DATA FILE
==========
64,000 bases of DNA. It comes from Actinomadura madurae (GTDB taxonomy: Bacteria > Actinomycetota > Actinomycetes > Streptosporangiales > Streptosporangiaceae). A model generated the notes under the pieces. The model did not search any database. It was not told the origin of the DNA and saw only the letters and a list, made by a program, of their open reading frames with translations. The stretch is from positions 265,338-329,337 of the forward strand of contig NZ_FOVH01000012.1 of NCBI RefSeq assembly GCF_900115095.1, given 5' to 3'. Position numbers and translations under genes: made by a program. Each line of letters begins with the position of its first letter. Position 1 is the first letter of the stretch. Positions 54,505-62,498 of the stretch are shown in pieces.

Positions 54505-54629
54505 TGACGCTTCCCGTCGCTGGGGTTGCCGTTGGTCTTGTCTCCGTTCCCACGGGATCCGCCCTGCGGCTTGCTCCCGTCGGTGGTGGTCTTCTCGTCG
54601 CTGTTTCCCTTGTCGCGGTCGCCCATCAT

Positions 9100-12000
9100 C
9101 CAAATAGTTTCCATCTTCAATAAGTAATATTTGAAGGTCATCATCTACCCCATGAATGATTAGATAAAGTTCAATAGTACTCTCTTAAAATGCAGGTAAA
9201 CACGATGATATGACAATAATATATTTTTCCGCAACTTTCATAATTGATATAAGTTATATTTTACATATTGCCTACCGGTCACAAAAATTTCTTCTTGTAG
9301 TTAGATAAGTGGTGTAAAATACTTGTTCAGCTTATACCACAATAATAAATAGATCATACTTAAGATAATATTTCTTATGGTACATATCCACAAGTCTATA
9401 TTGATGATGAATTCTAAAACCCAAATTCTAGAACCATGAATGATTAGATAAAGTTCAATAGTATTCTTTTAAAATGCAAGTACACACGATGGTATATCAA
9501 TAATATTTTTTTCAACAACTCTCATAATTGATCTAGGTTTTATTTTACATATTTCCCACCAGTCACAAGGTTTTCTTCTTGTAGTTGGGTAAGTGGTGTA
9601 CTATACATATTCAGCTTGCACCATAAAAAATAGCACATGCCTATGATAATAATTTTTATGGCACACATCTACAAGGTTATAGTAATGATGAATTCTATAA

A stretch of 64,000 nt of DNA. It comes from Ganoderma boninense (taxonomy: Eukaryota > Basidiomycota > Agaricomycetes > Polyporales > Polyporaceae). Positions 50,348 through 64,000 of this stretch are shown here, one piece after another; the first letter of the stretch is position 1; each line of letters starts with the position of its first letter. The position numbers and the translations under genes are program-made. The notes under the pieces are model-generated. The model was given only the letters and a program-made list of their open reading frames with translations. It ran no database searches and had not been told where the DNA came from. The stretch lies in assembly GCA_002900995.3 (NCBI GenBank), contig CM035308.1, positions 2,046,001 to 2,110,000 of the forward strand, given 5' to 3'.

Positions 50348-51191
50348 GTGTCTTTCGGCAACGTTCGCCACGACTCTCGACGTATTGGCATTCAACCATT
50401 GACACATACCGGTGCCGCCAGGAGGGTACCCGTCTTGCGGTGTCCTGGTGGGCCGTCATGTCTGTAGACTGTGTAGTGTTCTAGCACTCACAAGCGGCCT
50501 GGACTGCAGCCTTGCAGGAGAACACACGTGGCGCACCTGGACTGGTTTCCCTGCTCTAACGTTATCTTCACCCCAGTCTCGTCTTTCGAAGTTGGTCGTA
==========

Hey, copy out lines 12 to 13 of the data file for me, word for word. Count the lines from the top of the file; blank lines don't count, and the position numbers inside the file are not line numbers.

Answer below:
9601 CTATACATATTCAGCTTGCACCATAAAAAATAGCACATGCCTATGATAATAATTTTTATGGCACACATCTACAAGGTTATAGTAATGATGAATTCTATAA

A stretch of 64,000 nt of DNA. It comes from Ganoderma boninense (taxonomy: Eukaryota > Basidiomycota > Agaricomycetes > Polyporales > Polyporaceae). Positions 50,348 through 64,000 of this stretch are shown here, one piece after another; the first letter of the stretch is position 1; each line of letters starts with the position of its first letter. The position numbers and the translations under genes are program-made. The notes under the pieces are model-generated. The model was given only the letters and a program-made list of their open reading frames with translations. It ran no database searches and had not been told where the DNA came from. The stretch lies in assembly GCA_002900995.3 (NCBI GenBank), contig CM035308.1, positions 2,046,001 to 2,110,000 of the forward strand, given 5' to 3'.